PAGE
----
Evelyn Forget was a psychology student in Toronto in 1974 when she first heard about a ground-breaking social experiment that had just begun in the rural Canadian community of Dauphin, Manitoba.
“I found myself in an economics class which I wasn’t looking forward to,” she remembers. “But in the second week, the professor came in, and spoke about this wonderful study which was going to revolutionise the way we delivered social programmes in Canada. To me, it was a fascinating concept, because until then I’d never really realised you could use economics in any kind of positive way.”
The experiment was called ‘Mincome’, and it had been designed by a group of economists who wanted to do something to address rural poverty. Once it was implemented in the area, it had real results: over the four years that the program ended up running in the 1970s, an average family in Dauphin was guaranteed an annual income of 16,000 Canadian dollars ($11,700, £9,400).Read more
Beverly Harlow is clearly in her element as she wanders among the poultry taking over her backyard near Lindsay, Ontario, northeast of Toronto.
A flock of ducklings and 16 chickens peck at her feet. She expects that all these birds will produce a rainbow assortment of eggs — enough to feed the family and send the surplus to a local food bank.
“They’ll be blue, green; I have one breed that does pink, brown and olive color eggs as well,” she said. “So, I’m really excited about that.”Read more
Basic Income Earth Network
This past week, Finland released the final results from its two-year “basic income” experiment. The program produced a modest increase in working days among basic income recipients and noticeable improvements in perceived happiness and healthiness.
Is this a surprise? When governments give people cash assistance, of course, their lives will improve. And with financial stress alleviated, these recipients will still find productive uses for their time.
Simply imagine the unearned suffering billions of people could have been spared if governments had implemented basic income prior to the pandemic and global economic depression.Read more
The Daily Hive
Most Canadians support the concept of bringing in a universal basic income (UBI), but the majority also don’t want to pay for it.
A new study from the Angus Reid Institute found that, of the 1,510 Canadians who responded to the online survey between June 8 and 10, the majority support bringing in some form of UBI. Something similar has already been seen during the COVID-19 pandemic, as over seven million Canadians have been supported through the Canadian Emergency Response Benefit.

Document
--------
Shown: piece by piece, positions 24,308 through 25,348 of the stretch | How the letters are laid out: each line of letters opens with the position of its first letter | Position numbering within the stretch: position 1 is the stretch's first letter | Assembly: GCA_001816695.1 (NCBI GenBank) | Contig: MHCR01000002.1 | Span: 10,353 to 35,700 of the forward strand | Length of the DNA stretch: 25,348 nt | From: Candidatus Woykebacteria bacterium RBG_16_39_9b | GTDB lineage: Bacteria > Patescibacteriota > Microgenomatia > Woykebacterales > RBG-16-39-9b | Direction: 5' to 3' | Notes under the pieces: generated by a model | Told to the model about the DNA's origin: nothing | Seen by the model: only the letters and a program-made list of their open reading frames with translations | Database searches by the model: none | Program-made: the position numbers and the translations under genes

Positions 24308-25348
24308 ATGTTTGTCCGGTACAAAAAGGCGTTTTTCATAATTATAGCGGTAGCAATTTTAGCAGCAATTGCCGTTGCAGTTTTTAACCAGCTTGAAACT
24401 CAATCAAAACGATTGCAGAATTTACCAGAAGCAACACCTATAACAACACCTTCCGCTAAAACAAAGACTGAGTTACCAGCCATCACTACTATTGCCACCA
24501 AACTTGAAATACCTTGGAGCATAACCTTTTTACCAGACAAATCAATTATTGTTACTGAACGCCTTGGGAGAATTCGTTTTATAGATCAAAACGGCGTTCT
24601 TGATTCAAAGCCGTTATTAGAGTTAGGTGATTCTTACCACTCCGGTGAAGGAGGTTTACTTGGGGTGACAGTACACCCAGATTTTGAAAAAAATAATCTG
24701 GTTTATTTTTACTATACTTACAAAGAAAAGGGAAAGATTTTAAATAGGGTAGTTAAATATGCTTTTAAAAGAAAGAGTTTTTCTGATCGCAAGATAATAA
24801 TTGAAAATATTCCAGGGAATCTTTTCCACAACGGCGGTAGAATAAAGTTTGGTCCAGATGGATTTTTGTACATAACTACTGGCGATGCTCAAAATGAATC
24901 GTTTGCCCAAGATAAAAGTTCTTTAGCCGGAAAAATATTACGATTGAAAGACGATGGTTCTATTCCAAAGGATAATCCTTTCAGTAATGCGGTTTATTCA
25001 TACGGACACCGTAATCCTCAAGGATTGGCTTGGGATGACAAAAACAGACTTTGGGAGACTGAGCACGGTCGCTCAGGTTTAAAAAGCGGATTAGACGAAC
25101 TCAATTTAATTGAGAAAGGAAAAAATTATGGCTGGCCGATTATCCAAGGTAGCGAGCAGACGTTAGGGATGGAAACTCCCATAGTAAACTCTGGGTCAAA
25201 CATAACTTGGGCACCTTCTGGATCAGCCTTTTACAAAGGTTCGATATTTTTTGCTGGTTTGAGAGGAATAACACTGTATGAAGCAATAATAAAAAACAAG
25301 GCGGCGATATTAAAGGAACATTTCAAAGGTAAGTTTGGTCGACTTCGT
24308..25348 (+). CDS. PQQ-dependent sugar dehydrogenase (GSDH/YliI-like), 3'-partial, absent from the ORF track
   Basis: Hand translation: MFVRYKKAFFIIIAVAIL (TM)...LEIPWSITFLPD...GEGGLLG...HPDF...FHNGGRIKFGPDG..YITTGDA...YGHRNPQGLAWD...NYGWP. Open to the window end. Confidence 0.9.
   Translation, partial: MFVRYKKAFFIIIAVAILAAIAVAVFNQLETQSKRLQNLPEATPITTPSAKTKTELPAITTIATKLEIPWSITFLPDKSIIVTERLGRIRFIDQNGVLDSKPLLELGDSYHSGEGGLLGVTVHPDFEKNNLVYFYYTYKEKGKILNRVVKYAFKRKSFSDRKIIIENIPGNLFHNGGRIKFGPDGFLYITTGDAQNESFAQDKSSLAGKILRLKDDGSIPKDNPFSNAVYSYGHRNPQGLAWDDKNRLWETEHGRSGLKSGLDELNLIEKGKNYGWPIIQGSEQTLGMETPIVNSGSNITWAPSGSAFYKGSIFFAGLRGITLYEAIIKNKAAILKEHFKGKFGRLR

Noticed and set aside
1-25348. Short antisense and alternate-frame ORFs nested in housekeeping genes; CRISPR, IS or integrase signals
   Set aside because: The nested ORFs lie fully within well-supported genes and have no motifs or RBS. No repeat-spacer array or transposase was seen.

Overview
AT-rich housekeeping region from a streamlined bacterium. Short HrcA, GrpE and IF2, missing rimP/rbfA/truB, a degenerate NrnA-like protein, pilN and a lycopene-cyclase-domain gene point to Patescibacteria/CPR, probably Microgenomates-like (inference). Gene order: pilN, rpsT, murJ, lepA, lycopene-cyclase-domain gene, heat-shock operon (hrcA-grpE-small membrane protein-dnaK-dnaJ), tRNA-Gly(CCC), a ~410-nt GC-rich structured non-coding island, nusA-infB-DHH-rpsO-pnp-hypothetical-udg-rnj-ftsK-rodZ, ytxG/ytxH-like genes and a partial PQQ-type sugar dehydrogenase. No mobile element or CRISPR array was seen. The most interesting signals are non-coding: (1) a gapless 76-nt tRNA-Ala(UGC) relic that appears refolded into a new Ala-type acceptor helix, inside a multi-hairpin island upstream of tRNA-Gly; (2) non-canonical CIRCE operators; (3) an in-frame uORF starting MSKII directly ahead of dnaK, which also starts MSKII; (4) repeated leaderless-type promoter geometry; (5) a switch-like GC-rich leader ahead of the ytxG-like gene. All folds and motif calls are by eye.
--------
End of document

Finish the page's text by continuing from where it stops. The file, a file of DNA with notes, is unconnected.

Dear basic income supporters:
We are at a critical juncture in Canada where emergency COVID-19 benefits can be wound down or reshaped into an ongoing basic income that enables everyone to be part of a better, new normal.
If you can do one thing in this moment in history, when government action is urgently needed, please write to your Member of Parliament and tell them you want them to actively work for a basic income.
We have created a downloadable template letter in both English and French to help facilitate this.
Some people see the Canada Emergency Response Benefit (CERB) as a load of government debt that will burden future generations. Manitoba Premier Brian Pallister has said the benefit pays people not to work, weakening our economy. My personal story of receiving the CERB, and my faith, compel me to think differently.
I was laid off in March, so my activities since then don’t count by traditional economic measures like gross domestic product (GDP).
GDP basically measures how much money is being exchanged. It is often used as a primary indicator of economic and social well-being. The CERB has helped me explore how I can benefit society beyond paid work — endeavours that could be continued if a universal basic income program was implemented after the COVID-19 crisis.Read more
A basic income system would provide every individual in the country with a cash payment at regular intervals, without any requirement to work or qualify for it.
This payment would be given to every citizen regardless of their wealth, employment or personal status. A range of different figures have been suggested, but it would be enough to cover the basics of life and would serve as a replacement for all existing benefit payments.
There have long been debates about whether this would be a guaranteed safety net that would expand freedom of choice and cut bureaucracy in the welfare system, or a ruinously expensive incentive for people to do less work.
Up until now, in the UK at least, it has chiefly been chin-stroking fodder for think tank round-tables and discussion papers.Read more